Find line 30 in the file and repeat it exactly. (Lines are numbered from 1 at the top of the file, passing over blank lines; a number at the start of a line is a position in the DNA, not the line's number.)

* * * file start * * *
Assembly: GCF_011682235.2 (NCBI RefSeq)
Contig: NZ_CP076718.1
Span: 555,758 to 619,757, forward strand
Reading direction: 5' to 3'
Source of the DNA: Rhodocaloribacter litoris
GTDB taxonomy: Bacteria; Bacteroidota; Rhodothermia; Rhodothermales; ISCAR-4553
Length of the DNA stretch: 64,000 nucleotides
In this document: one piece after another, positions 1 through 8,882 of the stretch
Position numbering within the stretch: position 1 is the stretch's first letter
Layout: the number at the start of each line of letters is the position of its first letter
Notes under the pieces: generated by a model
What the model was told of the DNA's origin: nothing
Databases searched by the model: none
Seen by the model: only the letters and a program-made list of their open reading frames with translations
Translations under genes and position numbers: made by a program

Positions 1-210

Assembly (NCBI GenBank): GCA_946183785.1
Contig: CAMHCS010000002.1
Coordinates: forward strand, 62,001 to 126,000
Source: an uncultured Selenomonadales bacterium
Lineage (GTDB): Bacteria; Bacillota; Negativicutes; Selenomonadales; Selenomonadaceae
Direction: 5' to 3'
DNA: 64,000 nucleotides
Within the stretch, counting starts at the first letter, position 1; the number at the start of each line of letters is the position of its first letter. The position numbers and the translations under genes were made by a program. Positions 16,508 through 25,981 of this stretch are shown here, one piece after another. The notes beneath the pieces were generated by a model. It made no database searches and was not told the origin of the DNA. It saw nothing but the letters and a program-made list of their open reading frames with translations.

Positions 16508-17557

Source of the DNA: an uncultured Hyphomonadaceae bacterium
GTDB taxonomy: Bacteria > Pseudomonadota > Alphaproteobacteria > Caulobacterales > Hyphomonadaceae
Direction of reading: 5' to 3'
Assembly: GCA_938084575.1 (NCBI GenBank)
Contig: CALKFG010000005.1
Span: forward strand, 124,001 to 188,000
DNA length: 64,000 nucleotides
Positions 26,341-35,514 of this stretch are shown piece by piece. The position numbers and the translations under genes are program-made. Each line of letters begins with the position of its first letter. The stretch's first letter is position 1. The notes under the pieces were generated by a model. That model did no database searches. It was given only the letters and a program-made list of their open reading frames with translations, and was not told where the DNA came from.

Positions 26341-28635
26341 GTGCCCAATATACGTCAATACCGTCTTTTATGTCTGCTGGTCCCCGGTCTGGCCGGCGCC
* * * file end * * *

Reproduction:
Contig: CALKFG010000005.1